Banning conversion therapy: a threat to freedom and conscience?

Sunday 29 October, 13:4515:15, Harvey Goodwin Suite, Church HouseChallenging Orthodoxies

A mounting number of countries across the world have introduced some form of national ban on conversion therapy. Other states, cities and provinces are looking to do the same. While the UK government may not push to legislate on such a controversial issue in the King’s Speech, it is still under pressure to proceed with some form of Conversion Therapy Bill. The chair of the Labour Party, Anneliese Dodds, has committed to bringing in ‘a full, no loopholes, trans-inclusive ban on conversion therapy’.

Legislating on the issue has led to huge rows about who might be included in the Bill. The government flip-flopped, eventually indicating it would ban ‘all forms of conversion therapy in England and Wales – including those targeting trans people’ – stopping attempts to induce young people and ‘vulnerable adults’ to switch their sexual orientation. Even then, supporters of a ban argued the legislation didn’t not go far enough, especially concerned at a rumour that a ‘consent loophole’ will allow adults to agree to the practice in some circumstances.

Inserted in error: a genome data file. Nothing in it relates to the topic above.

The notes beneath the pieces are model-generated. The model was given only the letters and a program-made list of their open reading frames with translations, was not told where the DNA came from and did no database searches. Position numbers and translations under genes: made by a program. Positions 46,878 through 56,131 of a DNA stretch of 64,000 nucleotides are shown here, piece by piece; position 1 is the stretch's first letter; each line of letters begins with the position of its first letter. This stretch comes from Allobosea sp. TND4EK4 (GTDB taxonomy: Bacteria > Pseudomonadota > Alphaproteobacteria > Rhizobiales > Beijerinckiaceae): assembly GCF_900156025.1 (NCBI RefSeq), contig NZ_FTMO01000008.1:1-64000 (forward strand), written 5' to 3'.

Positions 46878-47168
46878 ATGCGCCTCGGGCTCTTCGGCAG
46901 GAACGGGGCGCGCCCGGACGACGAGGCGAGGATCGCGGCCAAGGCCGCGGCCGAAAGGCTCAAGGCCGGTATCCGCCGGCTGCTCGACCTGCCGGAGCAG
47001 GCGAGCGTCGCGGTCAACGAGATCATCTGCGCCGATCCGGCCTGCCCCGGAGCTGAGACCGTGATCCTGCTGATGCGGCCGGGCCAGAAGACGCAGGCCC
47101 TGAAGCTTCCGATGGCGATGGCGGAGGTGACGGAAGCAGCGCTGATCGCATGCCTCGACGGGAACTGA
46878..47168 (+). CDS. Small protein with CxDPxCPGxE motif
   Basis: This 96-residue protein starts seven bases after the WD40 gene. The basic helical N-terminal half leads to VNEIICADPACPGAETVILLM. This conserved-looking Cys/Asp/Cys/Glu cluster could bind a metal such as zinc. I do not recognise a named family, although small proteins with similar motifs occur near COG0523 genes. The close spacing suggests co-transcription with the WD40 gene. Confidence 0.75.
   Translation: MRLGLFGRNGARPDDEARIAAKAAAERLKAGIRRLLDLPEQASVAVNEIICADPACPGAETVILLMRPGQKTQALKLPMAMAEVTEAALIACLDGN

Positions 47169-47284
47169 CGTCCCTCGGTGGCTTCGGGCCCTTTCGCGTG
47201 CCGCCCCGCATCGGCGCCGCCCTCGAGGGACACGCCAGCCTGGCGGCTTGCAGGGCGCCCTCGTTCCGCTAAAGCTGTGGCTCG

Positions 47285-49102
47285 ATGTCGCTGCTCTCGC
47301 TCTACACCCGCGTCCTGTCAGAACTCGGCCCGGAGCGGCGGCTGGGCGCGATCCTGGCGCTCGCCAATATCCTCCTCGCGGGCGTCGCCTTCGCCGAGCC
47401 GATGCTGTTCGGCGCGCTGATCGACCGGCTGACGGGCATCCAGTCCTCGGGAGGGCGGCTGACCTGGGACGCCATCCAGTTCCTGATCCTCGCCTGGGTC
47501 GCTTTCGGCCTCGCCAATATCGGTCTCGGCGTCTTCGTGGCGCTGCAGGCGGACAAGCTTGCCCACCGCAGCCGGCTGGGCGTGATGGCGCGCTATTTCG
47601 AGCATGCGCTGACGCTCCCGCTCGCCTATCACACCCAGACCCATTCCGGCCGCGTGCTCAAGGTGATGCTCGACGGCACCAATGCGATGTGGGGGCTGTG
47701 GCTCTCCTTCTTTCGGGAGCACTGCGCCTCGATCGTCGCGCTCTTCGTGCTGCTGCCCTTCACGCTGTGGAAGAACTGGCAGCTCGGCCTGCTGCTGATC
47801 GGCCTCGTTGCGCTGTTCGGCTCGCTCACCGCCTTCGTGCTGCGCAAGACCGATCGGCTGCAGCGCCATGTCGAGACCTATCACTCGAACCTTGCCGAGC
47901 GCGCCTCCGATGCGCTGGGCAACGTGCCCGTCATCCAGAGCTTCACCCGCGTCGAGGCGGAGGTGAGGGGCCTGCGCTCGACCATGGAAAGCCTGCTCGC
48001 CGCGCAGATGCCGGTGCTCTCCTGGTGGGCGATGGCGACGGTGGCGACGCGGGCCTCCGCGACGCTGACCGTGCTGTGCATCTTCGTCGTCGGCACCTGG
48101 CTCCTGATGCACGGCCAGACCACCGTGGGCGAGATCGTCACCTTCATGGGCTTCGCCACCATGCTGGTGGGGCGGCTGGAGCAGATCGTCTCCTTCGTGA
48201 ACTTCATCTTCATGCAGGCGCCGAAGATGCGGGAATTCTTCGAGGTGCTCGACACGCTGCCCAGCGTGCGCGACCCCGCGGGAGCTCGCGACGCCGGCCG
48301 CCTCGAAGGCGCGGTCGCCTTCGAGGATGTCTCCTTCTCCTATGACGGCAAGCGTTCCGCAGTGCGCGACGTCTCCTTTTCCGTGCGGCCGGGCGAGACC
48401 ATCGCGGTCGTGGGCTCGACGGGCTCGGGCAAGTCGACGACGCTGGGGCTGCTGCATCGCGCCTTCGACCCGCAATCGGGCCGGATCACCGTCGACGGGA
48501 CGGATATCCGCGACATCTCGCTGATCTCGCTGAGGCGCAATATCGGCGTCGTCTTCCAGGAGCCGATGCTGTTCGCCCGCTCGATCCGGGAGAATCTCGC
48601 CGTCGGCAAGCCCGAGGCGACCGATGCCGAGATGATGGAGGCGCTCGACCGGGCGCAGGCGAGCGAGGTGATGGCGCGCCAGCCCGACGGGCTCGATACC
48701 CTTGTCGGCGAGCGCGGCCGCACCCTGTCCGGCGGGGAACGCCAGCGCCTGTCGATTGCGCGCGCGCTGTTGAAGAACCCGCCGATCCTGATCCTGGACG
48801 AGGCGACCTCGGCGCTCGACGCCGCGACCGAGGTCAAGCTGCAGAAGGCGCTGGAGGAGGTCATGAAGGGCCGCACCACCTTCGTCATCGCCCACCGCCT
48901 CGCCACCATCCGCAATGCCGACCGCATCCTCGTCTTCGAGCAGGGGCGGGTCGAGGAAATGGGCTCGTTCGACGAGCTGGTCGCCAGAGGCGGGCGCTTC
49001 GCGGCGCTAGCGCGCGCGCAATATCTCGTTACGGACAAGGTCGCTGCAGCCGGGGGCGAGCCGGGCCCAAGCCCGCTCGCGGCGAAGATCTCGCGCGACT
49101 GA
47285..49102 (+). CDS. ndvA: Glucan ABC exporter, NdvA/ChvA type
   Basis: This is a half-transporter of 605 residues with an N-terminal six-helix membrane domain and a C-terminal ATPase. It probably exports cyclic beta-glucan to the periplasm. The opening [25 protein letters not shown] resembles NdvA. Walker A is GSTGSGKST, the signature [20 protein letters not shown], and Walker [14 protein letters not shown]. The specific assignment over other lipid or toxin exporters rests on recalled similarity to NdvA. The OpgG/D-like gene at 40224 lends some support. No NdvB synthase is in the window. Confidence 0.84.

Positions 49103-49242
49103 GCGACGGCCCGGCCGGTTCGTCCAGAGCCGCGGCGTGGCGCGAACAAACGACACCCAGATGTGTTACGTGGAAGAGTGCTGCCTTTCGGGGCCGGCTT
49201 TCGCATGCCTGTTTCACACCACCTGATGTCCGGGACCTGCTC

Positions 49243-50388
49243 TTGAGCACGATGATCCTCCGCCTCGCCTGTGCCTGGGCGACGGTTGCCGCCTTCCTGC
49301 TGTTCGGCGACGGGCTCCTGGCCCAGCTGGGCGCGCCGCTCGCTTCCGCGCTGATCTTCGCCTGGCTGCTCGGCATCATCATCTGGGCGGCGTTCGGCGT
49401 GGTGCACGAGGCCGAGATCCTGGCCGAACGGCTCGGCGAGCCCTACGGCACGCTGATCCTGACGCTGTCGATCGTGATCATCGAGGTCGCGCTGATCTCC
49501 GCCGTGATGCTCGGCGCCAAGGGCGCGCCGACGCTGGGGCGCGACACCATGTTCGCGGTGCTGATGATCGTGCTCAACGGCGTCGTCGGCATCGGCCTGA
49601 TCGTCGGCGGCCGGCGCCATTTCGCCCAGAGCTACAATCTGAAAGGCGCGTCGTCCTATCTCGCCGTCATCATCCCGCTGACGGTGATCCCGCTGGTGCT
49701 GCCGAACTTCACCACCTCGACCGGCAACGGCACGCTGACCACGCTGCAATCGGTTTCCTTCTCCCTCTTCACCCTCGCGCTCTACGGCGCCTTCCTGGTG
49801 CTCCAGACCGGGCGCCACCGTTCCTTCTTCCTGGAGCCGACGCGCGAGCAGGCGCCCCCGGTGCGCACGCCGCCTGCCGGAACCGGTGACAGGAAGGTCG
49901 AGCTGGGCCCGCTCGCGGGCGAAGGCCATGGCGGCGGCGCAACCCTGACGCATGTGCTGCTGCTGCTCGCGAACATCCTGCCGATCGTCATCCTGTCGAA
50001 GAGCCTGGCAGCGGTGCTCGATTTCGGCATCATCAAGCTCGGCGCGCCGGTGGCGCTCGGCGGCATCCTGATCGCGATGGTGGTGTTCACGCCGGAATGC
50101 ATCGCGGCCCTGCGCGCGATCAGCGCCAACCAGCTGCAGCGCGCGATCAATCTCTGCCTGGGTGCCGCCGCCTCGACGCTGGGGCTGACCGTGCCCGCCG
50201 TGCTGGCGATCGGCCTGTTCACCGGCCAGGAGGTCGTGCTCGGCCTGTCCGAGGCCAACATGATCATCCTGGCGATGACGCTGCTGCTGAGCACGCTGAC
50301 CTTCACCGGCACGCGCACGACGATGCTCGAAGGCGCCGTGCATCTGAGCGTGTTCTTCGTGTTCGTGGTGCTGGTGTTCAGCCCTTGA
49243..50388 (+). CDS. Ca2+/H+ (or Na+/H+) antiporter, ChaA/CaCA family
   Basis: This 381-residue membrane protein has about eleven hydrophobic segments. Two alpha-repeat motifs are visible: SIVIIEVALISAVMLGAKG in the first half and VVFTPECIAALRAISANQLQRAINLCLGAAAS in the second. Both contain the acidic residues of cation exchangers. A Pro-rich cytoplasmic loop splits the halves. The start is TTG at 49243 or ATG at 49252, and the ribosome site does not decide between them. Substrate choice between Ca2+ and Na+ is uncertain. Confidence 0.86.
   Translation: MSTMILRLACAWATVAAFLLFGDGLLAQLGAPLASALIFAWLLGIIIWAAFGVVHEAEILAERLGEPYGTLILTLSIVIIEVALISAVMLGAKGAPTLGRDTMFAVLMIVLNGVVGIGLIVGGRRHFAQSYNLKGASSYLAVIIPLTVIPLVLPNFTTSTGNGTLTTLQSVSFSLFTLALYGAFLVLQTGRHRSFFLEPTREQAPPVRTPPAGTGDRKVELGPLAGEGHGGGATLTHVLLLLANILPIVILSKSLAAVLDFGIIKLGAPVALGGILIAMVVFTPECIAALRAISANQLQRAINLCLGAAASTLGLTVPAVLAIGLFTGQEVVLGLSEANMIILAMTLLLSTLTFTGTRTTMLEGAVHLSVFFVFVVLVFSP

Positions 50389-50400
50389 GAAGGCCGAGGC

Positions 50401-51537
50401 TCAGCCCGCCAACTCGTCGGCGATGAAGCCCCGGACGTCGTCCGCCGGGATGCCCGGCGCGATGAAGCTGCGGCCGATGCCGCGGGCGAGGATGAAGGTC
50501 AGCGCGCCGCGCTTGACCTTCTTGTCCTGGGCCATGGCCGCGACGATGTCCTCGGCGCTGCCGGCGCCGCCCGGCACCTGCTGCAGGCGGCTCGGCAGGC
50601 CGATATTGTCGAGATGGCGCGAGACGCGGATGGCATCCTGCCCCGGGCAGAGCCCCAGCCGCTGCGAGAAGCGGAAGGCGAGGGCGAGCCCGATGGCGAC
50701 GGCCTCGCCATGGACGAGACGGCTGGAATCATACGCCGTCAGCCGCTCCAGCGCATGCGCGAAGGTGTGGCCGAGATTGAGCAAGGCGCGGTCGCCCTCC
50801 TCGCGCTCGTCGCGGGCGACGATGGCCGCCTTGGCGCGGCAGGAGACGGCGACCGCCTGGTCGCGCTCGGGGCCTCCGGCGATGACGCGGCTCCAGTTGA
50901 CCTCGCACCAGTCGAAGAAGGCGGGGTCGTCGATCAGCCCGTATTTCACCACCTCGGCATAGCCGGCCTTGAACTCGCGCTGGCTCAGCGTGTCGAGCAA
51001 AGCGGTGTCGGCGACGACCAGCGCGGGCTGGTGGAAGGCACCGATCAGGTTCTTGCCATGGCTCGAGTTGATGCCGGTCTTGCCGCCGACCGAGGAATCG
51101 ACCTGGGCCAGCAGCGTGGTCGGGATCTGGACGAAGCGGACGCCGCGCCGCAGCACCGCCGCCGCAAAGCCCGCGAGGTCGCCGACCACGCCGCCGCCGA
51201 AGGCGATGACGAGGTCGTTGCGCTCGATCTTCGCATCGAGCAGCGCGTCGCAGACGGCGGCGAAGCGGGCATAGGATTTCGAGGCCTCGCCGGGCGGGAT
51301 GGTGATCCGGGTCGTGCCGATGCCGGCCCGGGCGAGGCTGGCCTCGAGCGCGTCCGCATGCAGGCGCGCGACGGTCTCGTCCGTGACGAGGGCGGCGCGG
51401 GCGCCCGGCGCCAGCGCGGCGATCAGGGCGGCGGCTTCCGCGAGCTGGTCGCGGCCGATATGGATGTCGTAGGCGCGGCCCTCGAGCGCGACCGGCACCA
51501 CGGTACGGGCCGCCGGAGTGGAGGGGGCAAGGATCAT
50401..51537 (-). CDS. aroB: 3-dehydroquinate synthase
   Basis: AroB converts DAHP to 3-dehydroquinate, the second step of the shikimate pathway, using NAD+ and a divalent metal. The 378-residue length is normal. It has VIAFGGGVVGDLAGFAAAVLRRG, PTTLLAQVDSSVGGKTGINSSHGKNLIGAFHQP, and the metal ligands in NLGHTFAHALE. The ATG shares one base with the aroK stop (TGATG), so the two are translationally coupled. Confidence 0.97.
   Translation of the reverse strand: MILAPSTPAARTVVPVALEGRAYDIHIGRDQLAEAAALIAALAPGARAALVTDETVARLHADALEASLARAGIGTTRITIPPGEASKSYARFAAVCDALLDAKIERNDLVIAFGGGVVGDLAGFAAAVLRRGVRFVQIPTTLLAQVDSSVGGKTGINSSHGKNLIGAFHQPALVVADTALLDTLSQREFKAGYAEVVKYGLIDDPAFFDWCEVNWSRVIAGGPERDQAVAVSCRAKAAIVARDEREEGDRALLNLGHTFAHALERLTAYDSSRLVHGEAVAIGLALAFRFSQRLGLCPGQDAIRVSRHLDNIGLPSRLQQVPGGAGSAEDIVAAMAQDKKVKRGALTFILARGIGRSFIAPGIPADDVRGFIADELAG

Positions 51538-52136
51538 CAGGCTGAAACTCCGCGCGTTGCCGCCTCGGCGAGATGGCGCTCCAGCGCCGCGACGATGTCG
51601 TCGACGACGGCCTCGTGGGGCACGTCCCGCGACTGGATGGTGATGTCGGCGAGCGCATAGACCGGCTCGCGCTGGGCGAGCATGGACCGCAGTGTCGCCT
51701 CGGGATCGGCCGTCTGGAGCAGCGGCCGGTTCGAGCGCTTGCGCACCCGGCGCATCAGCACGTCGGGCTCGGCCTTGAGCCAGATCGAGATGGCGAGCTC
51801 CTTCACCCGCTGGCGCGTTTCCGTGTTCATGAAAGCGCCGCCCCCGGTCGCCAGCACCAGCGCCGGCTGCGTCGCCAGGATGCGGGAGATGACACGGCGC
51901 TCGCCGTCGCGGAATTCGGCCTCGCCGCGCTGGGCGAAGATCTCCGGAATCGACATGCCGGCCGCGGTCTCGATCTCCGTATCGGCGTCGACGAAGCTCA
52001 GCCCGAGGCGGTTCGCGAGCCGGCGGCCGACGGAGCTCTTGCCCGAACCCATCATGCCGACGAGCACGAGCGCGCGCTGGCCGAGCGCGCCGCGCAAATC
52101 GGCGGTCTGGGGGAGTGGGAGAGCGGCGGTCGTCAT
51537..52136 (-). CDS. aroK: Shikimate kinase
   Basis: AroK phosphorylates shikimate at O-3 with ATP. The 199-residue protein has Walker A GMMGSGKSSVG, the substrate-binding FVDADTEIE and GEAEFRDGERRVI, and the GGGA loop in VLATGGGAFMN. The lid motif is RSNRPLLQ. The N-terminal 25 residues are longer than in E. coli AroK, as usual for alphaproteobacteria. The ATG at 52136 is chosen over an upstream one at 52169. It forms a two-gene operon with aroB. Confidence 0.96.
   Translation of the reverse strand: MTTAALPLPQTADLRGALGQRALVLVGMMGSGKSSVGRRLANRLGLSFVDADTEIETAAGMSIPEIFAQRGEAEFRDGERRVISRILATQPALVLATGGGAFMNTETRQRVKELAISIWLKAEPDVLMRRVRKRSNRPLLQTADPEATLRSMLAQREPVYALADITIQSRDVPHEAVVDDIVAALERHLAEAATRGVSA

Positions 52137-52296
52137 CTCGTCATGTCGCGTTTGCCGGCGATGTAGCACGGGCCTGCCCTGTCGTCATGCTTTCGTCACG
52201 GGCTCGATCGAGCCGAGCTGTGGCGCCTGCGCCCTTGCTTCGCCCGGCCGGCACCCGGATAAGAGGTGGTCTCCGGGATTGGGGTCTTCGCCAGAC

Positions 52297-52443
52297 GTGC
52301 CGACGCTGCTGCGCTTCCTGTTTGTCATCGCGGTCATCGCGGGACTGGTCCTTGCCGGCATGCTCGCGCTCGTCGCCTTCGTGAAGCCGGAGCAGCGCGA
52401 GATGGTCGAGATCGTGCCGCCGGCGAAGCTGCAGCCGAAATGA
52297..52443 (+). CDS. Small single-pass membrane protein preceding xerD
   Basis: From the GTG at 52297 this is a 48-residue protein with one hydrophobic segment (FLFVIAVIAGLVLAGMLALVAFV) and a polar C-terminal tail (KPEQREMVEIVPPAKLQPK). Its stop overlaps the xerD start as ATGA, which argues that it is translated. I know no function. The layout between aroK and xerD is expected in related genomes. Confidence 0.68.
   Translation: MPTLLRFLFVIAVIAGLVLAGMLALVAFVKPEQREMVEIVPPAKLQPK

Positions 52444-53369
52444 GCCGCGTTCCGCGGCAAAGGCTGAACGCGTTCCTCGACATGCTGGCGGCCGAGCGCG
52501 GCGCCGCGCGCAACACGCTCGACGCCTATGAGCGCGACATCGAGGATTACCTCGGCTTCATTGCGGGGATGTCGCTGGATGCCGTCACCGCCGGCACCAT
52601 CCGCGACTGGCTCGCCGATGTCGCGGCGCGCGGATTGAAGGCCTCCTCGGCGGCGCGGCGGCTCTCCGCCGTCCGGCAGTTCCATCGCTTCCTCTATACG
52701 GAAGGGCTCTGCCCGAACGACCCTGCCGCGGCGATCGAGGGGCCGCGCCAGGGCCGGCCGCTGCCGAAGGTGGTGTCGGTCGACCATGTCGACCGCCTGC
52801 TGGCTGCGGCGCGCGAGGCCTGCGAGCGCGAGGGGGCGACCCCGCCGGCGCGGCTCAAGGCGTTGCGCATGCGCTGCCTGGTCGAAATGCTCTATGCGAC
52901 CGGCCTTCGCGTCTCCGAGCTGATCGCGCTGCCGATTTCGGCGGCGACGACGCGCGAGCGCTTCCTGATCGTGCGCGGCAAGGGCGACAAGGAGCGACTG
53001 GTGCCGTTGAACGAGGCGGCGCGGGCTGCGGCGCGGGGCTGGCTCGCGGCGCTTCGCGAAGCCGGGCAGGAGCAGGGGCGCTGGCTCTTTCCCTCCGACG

There are also concerns on both sides of the trans debate. On the one hand, there is concern that the rights of transgender people and those questioning their gender identity are not protected by the law. NHS England insists that all forms of conversion therapy are ‘unethical and potentially harmful’ – and should be banned entirely. Others worry that legalisation may well interfere in the counselling of young people suffering gender dysphoria. It could also have a chilling effect on freedom of conscience and speech for medical professionals, teachers or religious groups – who often find themselves offering advice on sex and gender.

According to the government, the aim of their originally posed Bill was to ‘protect people’s personal liberty to love who they want to love’. But this raises many dilemmas. For example, some would argue that adults should be free to make their own choices without government interference.

Is there agreement on what ‘conversion therapy’ means? Does the very existence of such therapies undermine and disrespect gender fluid, gender questioning, or other LGBT people? What about the argument that gender ideology itself is a form of conversion therapy, aimed at lesbian and gay sexuality? What constitutes the legitimate exercise of conscience when practical conflicts arise, for example, with anti-discrimination equality laws or medical-service provision? Can freedom of conscience interfere with the rights of some groups to live free from intimidation? How should we proceed when matters of conscience come into conflict with external pressures and expectations?